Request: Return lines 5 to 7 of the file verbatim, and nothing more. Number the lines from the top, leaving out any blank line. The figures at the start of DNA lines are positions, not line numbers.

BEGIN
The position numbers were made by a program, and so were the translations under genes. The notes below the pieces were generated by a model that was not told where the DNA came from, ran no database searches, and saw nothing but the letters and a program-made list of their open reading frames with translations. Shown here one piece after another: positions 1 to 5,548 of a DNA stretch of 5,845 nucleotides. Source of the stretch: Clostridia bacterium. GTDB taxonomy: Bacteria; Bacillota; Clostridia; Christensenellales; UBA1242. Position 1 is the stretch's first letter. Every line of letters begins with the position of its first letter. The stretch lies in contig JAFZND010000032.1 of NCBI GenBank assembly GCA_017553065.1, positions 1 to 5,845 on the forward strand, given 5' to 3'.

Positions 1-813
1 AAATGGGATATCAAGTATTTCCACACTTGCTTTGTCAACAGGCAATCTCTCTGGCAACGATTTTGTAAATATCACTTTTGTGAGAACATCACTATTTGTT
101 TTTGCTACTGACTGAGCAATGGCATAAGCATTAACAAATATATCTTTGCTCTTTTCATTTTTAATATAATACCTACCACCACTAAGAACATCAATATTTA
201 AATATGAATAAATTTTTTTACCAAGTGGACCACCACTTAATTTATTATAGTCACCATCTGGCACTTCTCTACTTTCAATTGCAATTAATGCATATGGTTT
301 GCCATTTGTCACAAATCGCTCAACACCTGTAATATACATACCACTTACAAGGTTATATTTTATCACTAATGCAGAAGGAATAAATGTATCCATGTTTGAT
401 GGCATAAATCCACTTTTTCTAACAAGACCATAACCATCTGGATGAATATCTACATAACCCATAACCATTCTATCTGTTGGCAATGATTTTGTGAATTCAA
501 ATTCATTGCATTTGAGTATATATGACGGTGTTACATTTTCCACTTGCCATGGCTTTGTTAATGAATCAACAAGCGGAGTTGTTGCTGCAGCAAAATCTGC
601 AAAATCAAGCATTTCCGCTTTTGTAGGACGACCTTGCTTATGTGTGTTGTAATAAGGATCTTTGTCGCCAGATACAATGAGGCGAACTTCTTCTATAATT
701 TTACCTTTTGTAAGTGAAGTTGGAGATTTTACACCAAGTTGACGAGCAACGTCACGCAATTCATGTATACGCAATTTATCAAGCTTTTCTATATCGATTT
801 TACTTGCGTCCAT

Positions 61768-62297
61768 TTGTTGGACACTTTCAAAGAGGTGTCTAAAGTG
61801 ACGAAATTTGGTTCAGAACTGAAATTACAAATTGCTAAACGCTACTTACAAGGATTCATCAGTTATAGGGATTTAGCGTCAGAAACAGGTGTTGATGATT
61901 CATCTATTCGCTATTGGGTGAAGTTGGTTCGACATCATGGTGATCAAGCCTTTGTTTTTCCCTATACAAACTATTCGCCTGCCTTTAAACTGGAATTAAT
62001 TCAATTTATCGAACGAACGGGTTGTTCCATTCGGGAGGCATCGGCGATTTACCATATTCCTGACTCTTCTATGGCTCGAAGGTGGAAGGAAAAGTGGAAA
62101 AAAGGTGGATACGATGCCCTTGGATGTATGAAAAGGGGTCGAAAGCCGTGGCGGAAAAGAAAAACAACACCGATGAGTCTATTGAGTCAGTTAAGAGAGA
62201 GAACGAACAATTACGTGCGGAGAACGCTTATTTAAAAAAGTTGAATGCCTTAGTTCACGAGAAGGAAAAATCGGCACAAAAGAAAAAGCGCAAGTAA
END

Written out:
201 AATATGAATAAATTTTTTTACCAAGTGGACCACCACTTAATTTATTATAGTCACCATCTGGCACTTCTCTACTTTCAATTGCAATTAATGCATATGGTTT
301 GCCATTTGTCACAAATCGCTCAACACCTGTAATATACATACCACTTACAAGGTTATATTTTATCACTAATGCAGAAGGAATAAATGTATCCATGTTTGAT
401 GGCATAAATCCACTTTTTCTAACAAGACCATAACCATCTGGATGAATATCTACATAACCCATAACCATTCTATCTGTTGGCAATGATTTTGTGAATTCAA